The Judge disallowed success fees and an ATE insurance premium claimed by national firm Irwin Mitchell. This is one of the first cases of its kind that addresses the situation where a Claimant transferred from Legal Aid funding to a Conditional Fee Agreement just prior to the abolition of recoverable success fees and ATE insurance premiums.

AH v Lewisham Hospital NHS Trust was a clinical negligence claim where the claimant was legally aided. However, at the end of March 2013, just before the new rules came into force on 1 April stopping a Claimant's entitlement to recover CFA success fees and ATE premiums, and after the Trust had made a partial admission of breach of duty and causation and an offer, the Claimant discharged legal aid and entered into a CFA with a success fee of up to 100% with Irwin Mitchell. Following settlement of the claim, an 80% success fee was claimed  together with the insurance premium.

After hearing evidence from Irwin Mitchell the Judge found that when advising their client about the possible change they had not mentioned the case of Simmons v Castle, a case where the Court of Appeal had ruled that unless a CFA was entered into prior to 1 April 2013 the Claimant would be entitled to a 10% increase in general damages, which in this case was estimated to be £17,500. The Irwin Mitchell fee earner giving the advice had not been aware of the case and she had not been told about it by her supervisors when they had asked her to review all her Legal Aid matters prior to 1 April. The Judge found that the adequacy of advice was a relevant factor, and the choice should be shown to be objectively reasonable based on the advice. He concluded that because of the failure to explain the Simmons v Castle consequences "a very significant component was missing" from the advice.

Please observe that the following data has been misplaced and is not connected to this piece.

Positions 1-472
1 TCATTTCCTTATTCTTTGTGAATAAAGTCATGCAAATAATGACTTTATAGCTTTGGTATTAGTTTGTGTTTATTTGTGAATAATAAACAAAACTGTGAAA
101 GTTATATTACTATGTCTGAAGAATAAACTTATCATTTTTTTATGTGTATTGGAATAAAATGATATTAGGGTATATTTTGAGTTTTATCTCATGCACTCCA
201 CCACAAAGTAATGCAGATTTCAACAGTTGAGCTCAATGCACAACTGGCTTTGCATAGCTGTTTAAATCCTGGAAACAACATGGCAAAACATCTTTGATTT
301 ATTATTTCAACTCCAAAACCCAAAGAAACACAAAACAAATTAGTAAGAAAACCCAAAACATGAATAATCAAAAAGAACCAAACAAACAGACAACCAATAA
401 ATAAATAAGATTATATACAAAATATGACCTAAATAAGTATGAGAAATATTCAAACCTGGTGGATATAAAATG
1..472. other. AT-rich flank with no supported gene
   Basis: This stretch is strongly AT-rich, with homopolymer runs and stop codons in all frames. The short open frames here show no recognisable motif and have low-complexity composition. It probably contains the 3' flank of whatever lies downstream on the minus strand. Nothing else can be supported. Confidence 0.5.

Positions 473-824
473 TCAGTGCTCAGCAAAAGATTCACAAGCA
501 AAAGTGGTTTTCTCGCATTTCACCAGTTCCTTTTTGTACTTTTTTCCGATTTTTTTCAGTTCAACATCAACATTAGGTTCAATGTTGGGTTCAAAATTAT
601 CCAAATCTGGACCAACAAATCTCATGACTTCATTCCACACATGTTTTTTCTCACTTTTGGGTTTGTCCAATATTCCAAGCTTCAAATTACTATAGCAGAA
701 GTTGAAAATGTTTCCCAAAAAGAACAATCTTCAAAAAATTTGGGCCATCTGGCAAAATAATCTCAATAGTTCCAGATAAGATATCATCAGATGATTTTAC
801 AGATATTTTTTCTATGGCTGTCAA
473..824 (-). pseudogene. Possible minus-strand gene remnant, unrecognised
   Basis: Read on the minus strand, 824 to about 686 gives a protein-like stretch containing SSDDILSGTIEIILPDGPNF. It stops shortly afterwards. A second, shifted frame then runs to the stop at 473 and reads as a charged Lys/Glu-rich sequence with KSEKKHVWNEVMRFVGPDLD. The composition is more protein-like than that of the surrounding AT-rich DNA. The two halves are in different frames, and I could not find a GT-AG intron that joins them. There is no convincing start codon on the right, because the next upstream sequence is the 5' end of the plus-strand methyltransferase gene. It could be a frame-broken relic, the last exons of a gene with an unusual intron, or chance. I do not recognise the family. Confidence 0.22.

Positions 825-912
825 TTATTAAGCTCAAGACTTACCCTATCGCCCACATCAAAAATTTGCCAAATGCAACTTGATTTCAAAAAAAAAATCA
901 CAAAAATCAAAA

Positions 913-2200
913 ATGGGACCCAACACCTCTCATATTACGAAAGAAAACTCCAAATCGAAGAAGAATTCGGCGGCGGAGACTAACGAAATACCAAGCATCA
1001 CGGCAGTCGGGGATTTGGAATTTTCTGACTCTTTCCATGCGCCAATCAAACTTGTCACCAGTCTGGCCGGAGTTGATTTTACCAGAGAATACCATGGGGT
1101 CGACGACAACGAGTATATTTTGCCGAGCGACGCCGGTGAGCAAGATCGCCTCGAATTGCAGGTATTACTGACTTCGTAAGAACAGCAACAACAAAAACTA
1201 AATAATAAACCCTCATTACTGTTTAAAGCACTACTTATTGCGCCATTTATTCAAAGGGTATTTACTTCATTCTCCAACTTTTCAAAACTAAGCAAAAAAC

Accordingly the Judge decided that the Trust had no liability to pay the success fees and ATE premium.

The Judge also stated that in any event Irwin Mitchell’s claim for an 80% success fee was excessive. If Irwin Mitchell's success fee had been recoverable, it would have been reduced to 40%. If Counsel’s success fee had been recoverable, it would have been reduced from 67% to 30%.

Healthcare partner Rob Wilson commented that this is an important precedent for the NHSLA and other clinical negligence defendants. There are many cases waiting in the wings where Claimants have transferred from Legal Aid Funding to a CFA just prior to 1 April 2013. The nature of the advice given to the Claimant will be crucial. As in this case, if a Claimant's choice is not found to be objectively reasonable based on the advice given then any success fees and ATE premium claimed should be disallowed.